Published on: August 6, 2019 by Albert Reilly
An Oracle database is a collection of data treated as a unit with a purpose to store and retrieve related information. All this is accomplished while delivering high performance. A database server also prevents unauthorized access and provides efficient solutions for failure recovery. Users can concurrently access the same data.
Oracle Database is the first database designed for enterprise grid computing, the most flexible and cost-effective way to manage information and applications. Enterprise grid computing creates large pools of industry-standard, modular storage, and servers. With this architecture, each new system can be rapidly provisioned from the pool of components. There is no need for peak workloads because capacity can be easily added or reallocated from the resource pools as needed.
The database has logical structures and physical structures. Because the physical and logical structures are separate, the physical storage of data can be managed without affecting the access to logical storage structures.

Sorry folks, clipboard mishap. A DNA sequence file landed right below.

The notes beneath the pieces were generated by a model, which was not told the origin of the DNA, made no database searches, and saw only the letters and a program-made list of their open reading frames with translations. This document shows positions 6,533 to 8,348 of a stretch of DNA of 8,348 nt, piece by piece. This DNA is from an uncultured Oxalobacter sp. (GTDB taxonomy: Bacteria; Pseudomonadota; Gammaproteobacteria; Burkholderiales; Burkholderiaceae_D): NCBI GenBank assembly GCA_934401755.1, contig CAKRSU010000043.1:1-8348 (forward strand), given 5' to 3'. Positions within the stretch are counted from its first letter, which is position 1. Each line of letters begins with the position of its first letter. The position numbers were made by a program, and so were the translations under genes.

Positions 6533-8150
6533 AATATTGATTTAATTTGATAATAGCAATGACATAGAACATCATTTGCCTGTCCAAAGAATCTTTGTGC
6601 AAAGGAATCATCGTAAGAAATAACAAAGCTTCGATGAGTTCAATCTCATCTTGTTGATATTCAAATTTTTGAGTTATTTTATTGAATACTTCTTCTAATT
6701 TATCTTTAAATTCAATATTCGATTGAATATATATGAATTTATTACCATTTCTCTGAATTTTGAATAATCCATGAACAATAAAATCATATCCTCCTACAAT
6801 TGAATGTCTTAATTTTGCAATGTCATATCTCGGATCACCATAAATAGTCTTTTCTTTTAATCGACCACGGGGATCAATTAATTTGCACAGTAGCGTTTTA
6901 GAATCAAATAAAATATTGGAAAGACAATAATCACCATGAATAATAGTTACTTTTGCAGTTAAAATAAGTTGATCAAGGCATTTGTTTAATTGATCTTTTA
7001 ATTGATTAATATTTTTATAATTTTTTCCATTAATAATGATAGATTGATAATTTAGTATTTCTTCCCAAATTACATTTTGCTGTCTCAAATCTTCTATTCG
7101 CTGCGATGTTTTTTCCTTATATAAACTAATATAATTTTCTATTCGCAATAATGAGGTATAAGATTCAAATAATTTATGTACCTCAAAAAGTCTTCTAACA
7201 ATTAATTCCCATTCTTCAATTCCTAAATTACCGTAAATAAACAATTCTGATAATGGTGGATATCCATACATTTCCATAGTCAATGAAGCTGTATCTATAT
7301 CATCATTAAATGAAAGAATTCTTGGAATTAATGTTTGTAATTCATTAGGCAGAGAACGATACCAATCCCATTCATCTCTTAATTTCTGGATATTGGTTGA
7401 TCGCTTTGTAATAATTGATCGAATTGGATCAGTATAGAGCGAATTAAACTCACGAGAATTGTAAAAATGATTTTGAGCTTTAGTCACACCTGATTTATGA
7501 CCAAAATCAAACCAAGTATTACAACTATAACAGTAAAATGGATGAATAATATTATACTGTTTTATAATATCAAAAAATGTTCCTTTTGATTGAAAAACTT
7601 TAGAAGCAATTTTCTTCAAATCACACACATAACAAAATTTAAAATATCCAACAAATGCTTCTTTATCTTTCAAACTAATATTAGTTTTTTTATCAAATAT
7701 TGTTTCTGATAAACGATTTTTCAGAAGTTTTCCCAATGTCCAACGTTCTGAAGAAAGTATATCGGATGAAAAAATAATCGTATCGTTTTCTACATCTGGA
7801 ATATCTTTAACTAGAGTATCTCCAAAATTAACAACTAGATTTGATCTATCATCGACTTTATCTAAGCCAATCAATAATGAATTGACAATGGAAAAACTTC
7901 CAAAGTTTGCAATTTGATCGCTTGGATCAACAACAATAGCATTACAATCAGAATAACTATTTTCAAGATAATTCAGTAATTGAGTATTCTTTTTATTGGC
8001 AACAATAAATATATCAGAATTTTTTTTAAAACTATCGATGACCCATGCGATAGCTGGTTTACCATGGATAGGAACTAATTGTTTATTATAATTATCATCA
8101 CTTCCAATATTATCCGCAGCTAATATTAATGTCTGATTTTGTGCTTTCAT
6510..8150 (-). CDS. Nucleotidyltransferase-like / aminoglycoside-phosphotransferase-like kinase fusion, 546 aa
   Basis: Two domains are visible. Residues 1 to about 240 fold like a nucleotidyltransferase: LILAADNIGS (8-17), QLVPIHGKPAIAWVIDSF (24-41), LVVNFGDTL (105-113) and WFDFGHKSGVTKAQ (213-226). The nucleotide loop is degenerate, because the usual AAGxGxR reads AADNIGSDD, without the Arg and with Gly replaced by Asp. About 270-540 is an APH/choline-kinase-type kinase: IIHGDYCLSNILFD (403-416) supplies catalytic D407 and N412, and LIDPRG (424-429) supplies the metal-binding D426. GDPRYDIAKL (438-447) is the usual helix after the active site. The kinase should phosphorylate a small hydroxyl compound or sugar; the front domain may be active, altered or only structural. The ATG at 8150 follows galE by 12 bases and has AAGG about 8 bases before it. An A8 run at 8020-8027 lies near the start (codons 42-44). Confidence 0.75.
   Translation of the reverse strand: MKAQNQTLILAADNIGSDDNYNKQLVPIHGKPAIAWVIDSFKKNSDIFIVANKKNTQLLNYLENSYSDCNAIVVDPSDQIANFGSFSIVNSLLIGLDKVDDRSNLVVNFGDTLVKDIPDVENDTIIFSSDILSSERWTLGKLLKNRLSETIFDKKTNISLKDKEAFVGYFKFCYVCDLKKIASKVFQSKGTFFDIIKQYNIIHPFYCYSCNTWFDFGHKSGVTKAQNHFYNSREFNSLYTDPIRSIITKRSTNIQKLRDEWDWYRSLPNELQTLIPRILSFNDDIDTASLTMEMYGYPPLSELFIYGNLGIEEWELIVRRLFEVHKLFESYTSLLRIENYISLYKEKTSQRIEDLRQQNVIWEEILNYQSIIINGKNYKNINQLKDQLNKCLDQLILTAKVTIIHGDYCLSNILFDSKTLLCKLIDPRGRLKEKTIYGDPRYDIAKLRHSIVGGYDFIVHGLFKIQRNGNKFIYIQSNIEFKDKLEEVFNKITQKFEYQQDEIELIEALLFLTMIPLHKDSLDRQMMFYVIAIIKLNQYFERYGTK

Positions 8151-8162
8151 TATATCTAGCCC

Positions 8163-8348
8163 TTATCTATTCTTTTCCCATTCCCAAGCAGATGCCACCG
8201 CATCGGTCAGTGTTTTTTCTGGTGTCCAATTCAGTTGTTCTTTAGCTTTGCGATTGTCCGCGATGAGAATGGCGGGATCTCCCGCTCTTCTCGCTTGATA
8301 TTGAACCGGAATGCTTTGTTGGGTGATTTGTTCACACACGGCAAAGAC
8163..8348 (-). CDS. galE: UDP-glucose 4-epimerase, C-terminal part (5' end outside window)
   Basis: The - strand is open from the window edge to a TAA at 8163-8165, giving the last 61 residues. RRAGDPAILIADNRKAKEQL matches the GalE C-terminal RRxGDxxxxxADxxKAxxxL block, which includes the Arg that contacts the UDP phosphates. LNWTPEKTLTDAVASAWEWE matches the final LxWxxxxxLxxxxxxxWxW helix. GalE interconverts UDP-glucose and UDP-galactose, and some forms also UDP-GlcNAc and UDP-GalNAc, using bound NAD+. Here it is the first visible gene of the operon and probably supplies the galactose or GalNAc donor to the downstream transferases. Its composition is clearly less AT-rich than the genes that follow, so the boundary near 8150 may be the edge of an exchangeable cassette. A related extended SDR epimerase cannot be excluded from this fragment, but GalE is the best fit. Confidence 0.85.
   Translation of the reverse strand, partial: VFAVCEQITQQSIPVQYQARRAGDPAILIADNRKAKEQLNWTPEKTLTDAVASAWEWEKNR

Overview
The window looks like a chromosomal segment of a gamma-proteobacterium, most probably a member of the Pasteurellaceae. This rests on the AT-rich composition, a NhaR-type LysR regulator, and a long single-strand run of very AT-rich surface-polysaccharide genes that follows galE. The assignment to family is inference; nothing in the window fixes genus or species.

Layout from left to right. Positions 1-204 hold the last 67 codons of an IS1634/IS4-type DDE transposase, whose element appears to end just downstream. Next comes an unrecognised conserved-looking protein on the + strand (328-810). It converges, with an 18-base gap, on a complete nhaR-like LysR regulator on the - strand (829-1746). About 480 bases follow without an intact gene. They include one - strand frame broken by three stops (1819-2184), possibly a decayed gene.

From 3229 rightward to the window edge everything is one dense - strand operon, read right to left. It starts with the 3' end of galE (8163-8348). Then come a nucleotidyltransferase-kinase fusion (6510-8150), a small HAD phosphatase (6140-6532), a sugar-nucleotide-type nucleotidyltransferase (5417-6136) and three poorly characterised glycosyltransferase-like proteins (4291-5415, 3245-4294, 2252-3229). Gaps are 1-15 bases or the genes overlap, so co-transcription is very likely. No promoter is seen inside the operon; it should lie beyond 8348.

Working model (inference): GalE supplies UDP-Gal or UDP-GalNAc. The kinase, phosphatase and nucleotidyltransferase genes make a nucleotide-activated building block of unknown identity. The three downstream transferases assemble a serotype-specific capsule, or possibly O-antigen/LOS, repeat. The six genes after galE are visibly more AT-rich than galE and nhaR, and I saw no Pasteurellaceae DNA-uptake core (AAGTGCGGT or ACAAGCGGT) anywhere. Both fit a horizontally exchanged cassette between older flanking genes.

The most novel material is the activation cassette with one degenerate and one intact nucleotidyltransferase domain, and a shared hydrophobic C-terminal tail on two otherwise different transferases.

Find the hostname by typing hostname in the terminal. You can set hostname in the file /etc/sysconfig/network. For that, add or edit the following entry for new name.
[root@oracle]# vi /etc/sysconfig/network HOSTNAME=server.example.com [root@server]# hostname server.example.com
/etc/sysconfig/network file is the source from which the startup scripts take the arguments for ‘hostname‘ command and is used to specify information about the desired network configuration.
Alternatively, you can change the hostname from /etc/hostname and you need to restart the system or run the command hostname -F /etc/hostname to take effect the change.
Open /etc/hosts file and add a fully qualified hostname for the server. Host file serves the function of translating human-friendly hostnames into numeric protocol addresses, called IP addresses, that identify and locate a host in an IP network. The hosts’ file’s content is used preferentially to other methods, such as the Domain Name System (DNS). Also, there should be no nameservers set while configuring IP, which can slow down the resolution process. As an example, we will use the IP address 192.168.1.58.
[root@server]# vi /etc/hosts 192.168.1.58 server.example.com
Now restart networking on the server to make sure that changes will be persistent on reboot.